From 2D to 3D: Fertility Clinics Get High Tech
Fertility clinics are using state-of-the-art technology to help parents-to-be find look-a-like donors
If you’re thinking about having a baby using donor eggs, you’ll probably need to work through the issue, at some point, of whether or not it’s important for your child to resemble you, physically. Most fertility clinics disclose an anonymous egg donor’s race, ethnicity, eye and hair color as a way to help prospective parents choose the best match for their family.
But what about going one step further and finding a donor who shares your same almond-shaped eyes or full lips? Borrowing technology used by the US Department of Homeland Security to rout out criminals, a handful of fertility clinics in the US are now introducing 3D facial recognition software as a way to connect infertile couples with eggs donors who possess strikingly similar facial features.
How does it work? It’s actually pretty simple. “Based on a photo that you provide the clinic, 3D software constructs a virtual topographical map of your features,” describes Beverly Hills Egg Donation (BHED), a California clinic that currently offers the service. This map is then compared to all registered donors in the clinic’s database using a process of surface texture analysis and other facial measurements. “From there, a list of the best matches for your physical features is produced,” adds BHED.
Don’t live near a clinic offering this service? As long as you have internet access, you may still be able to have a scan completed. The Beverly Hills center is so confident in this technology, they say the virtual face map can even be created using Skype.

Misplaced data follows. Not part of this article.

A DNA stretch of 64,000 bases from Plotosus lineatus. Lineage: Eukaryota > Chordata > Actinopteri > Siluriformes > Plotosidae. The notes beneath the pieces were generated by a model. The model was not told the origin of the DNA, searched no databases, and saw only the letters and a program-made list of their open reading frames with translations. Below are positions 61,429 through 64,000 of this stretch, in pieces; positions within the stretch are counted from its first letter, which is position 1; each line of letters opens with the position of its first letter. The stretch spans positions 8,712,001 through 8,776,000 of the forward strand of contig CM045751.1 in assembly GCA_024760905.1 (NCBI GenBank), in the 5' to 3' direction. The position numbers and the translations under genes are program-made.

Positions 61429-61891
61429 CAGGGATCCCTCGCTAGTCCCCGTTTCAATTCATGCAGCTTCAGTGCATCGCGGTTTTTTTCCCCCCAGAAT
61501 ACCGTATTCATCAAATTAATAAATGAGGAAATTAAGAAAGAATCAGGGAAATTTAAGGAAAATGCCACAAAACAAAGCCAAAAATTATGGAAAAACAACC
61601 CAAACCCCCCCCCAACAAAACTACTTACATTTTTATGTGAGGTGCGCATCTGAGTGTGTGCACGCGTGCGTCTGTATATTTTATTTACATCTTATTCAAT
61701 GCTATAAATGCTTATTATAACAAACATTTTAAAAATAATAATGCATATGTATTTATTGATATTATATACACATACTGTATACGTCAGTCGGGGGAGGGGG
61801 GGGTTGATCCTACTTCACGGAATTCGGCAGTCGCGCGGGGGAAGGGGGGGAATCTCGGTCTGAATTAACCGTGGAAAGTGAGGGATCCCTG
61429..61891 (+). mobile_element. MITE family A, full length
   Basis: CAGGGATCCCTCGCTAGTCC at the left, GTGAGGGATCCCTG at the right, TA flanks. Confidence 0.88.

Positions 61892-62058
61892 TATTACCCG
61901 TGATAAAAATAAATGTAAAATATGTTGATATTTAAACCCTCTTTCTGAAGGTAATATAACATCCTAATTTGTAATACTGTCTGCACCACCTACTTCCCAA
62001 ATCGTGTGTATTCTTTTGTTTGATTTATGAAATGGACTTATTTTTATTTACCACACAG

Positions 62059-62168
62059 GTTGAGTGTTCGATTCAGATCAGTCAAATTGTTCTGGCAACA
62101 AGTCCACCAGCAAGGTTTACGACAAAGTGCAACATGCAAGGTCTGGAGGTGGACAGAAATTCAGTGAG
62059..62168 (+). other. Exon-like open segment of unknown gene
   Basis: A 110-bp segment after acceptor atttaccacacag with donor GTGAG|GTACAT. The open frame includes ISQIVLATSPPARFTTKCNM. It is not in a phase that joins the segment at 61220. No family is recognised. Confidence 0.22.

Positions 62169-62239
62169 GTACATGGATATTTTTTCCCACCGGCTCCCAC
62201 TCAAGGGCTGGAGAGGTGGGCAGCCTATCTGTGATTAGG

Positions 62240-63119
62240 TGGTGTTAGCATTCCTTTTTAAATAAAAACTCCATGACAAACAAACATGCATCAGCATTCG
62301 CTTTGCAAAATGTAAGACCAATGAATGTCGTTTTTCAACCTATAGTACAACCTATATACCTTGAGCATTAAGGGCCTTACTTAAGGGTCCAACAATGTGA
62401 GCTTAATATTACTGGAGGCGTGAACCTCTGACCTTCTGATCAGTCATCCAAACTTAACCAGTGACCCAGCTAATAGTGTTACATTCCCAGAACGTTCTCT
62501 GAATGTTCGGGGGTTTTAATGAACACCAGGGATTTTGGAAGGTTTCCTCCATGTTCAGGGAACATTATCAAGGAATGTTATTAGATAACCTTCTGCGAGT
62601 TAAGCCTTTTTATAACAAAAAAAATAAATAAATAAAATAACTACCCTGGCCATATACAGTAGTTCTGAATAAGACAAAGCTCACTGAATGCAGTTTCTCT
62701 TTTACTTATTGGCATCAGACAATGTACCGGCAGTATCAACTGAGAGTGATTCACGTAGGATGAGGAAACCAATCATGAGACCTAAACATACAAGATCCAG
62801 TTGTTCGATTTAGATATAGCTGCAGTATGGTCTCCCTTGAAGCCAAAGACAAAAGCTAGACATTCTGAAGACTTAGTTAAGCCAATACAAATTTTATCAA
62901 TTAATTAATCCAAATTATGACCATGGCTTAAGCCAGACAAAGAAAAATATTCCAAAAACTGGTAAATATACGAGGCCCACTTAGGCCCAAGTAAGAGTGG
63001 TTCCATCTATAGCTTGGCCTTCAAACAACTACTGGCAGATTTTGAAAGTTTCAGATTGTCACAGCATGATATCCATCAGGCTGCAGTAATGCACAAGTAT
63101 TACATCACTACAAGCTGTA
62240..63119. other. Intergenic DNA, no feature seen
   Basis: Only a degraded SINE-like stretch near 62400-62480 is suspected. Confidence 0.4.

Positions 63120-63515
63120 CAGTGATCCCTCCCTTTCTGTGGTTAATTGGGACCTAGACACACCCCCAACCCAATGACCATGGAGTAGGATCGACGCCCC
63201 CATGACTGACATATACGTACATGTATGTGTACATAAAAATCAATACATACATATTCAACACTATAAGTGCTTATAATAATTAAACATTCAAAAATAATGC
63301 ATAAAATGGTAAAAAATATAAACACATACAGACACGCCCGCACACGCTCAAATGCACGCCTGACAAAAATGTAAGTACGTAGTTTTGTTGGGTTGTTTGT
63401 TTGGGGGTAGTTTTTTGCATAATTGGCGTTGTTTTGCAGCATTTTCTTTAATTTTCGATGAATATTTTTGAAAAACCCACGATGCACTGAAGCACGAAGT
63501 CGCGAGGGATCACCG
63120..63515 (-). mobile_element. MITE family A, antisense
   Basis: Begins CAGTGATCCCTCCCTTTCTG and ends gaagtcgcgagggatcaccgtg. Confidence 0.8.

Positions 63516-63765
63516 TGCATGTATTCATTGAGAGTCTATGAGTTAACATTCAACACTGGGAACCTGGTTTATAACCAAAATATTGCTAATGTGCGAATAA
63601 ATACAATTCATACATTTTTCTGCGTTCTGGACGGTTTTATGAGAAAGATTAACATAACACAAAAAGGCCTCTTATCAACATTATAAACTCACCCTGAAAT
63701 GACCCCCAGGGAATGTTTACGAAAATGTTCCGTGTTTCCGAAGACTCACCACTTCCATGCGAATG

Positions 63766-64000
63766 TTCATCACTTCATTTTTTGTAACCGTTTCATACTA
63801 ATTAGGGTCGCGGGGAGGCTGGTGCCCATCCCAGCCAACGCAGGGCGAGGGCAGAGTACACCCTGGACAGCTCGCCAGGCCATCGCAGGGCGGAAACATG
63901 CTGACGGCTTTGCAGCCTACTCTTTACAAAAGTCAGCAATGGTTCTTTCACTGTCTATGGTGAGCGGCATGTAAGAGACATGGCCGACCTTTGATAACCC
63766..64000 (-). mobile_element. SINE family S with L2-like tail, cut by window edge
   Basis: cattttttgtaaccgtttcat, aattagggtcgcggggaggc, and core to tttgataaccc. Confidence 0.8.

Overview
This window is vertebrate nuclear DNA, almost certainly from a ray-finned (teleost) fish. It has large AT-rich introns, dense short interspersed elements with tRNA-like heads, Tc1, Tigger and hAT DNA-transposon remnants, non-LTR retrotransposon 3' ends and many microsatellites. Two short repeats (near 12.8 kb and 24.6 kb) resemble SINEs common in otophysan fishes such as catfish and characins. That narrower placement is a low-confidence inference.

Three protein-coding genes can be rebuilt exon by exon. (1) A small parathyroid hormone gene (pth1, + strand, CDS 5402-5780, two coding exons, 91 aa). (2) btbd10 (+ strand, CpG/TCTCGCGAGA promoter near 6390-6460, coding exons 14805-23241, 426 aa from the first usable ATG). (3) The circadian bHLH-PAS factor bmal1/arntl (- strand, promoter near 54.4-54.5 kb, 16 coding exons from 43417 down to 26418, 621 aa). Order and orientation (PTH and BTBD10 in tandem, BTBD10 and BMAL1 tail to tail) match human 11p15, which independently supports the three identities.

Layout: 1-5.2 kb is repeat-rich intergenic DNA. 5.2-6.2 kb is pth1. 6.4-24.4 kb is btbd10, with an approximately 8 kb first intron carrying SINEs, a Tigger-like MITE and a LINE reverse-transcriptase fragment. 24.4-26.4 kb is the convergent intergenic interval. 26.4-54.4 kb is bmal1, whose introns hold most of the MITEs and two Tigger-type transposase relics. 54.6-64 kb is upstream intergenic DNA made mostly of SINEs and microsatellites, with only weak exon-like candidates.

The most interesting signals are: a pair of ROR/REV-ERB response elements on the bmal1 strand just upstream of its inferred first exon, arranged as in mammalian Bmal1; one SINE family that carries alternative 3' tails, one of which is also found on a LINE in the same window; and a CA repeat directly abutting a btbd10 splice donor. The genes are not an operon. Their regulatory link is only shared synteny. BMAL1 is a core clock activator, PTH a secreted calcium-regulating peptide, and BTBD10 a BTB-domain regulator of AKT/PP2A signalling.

Infertile couples will have to pay a little bit extra to use the service.
But do any plan to?
Anna D., a 41-year-old teacher in Florida who is considering using donor eggs to have her first child, has already reached the conclusion that issues of physical resemblance are truly only skin deep.
“Just show me that [the egg donor] is healthy and all the genetic tests are fine, and I don’t care one bit if she doesn’t have my same-shaped nose,” says Anna, who was diagnosed with an ovulation disorder last year. Besides, what if there are some traits you don’t want to pass on to your child? “I actually can’t stand my nose, so that’s something I wouldn’t miss seeing!” she adds.
However, Julie Knowles, a software engineer from Boston, Massachusetts, who is investigating egg donation with her partner, believes this kind of technology is the wave of the future.
“In 10 years, I guarantee everyone will just be scanned and get their ideal egg donor match within seconds, so why not? It would be neat to be among the first to use this.”
Does this mean that having a baby that looks like her is topmost on Knowles’ mind?
“I guess it does matter to me, since we are going through this process rather than adopting, but I am also thinking, come on! Wouldn’t it be cool to have a baby and meet a long-lost twin?”
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